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Castir – The Beheader

Original Castir Sketch by Rayhan Alfatta

Type of Sword: National Sword of Escia, used by Escian Warriors, mercenaries and practical types.

Replica by: Blade Culture International

Status: Prototype – made as a prize in the design a sword competition.

Designed by: Legendary Swords Senior Contributor and competition winner Rayhan Alfatta.


The desert regions further to the west of the Aelutian Empire and beyond the Aru Sea were the homelands of the militant Escian People. A proud and fiercely independent race, since time immemorial they have clashed with their neighbors and despite the relatively small size and lack of natural resources of their country, have established a fearsome reputation for their martial prowess.

While their enemies have changed over the years, there was one common element shared in each and every war; The Castir.

The first Castir blades were created over 1,600 years ago when Escia became an independent Kingdom in its own right and needed a specialized blade to defend their fledgling empire against the much larger Kingdom of Khartoum. These early Castir blades were most often used on horseback, making full use of its long blade, curvature, and twin edges. These blades were worn on the waist with the outer curve facing downward. The edge facing the inner curvature is only sharpened around ¾ of the blade’s length.

This extra edge, which would not normally be sharpened in any other curved swords, is used to execute enemies of the Escians by slitting their throats while the edge facing outwards is used to behead. The Castir quickly became known as a brutal executioner’s weapon, thus earning its moniker, the Beheader.

Early Castirs were made from folded steel and although examples of differentially hardened Castirs exist, they are rare and have only been in the ownership of wealthy or important individuals. Modern day Castirs are forged using modern methods and materials without regard for tradition. So long as it looks and functions like a Castir, it’s a Castir.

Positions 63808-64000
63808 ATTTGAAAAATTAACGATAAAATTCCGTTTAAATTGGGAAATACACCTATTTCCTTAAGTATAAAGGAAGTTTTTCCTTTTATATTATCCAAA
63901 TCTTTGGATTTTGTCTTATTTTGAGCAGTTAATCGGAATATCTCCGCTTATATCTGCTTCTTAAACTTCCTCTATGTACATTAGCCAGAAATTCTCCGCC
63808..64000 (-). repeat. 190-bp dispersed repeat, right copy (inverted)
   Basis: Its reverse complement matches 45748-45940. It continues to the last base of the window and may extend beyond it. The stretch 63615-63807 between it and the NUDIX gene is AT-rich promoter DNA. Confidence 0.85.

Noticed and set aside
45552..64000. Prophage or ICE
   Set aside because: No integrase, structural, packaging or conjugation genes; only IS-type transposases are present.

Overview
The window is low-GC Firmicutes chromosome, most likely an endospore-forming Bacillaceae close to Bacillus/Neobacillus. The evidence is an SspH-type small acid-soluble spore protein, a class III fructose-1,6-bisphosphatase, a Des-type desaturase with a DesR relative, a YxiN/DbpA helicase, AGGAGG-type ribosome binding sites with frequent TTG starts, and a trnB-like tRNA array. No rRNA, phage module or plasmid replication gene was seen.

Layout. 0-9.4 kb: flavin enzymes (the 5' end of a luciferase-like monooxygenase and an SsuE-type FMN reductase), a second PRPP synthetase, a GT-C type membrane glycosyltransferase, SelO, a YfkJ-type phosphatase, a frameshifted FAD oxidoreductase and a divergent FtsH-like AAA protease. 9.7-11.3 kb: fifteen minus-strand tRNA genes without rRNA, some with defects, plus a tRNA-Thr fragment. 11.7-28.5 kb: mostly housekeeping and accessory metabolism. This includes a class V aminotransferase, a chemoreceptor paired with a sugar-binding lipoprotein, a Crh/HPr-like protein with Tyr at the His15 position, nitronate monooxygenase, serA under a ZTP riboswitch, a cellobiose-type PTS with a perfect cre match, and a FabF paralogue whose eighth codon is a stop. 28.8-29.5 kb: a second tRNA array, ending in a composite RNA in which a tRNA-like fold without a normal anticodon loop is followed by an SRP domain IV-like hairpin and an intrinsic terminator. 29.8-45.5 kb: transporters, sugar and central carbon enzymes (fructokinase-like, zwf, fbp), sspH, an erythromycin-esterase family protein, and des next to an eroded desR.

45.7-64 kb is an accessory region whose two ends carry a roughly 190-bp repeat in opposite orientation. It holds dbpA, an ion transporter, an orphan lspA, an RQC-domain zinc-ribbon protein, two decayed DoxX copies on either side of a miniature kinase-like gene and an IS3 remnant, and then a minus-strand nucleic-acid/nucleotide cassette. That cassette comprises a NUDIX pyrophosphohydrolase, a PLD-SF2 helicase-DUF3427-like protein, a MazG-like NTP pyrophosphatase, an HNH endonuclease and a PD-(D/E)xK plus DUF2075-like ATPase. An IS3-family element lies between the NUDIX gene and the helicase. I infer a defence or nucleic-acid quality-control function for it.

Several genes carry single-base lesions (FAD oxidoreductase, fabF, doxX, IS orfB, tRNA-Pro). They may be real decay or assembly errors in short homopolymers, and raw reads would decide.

The Castir didn’t evolve much in its centuries of combat life. It is a perfect blade for use by the Escians thanks to their relatively level terrain and to make full use of their expertise in mounted warfare. The Castir also finds itself among foot soldiers just as often as cavalrymen, though the Castirs made for footsoldiers are often slightly shorter and thicker to make them easier to wield and tougher. An effective slashing and chopping weapon, Castirs reigned supreme in a time when iron and maille armor were relatively rare. Even when iron armor were more common Castirs simply became thicker and wider. Its wielders would slice at an armored opponent’s joints between the plates, where maille offers limited defense.

The Castir pictured above is one of many swords owned by one of the most famous masters of its use, the legendary Akassir. Custom made to his preferences. It is 40 inches long. While sheathed, its length is 44 inches. The handle’s length is 12 inches while the blade from tip to base is 28 inches long. The blade weighs just over 1kg, fully fitted. The handle is wooden and wrapped in cord, sometimes also with rayskin. This particular blade had no rayskin on its handle nor was it differentially hardened. A Castir’s sheath is most often made of leather or wood, though leather sheaths are more common because it is cheaper to produce.


The Castir was designed by Rayhan Alfatta and the prototype made by the team at Blade Culture International.

It will be made from differentially hardened 5160 Spring Steel, though the temper line will not be prominent, and the components and fittings are all made in house using the same materials they typically use on their Japanese lines of swords.


  • Overall Length: 40″ (101.6cm)
  • Blade Length: 28″ (71.2cm)
  • Handle Length: 12″ (30.48cm)
  • Weight: 2.54lbs (1154g)
  • Point of Balance: 6″ from handle (15.24cm)

Summary: It has been described as a blade that wants to dance and sing, and is extremely fast and agile. One of Rayhan’s martial artist friends tried it out and said: “If I’m in a battlefield, I want this thing on my side. This is better than a Katana.”

Behind the Scenes – Making of the Castir

From initial Sketch to the sword in steel

Click here for the behind the scenes making of the Castir

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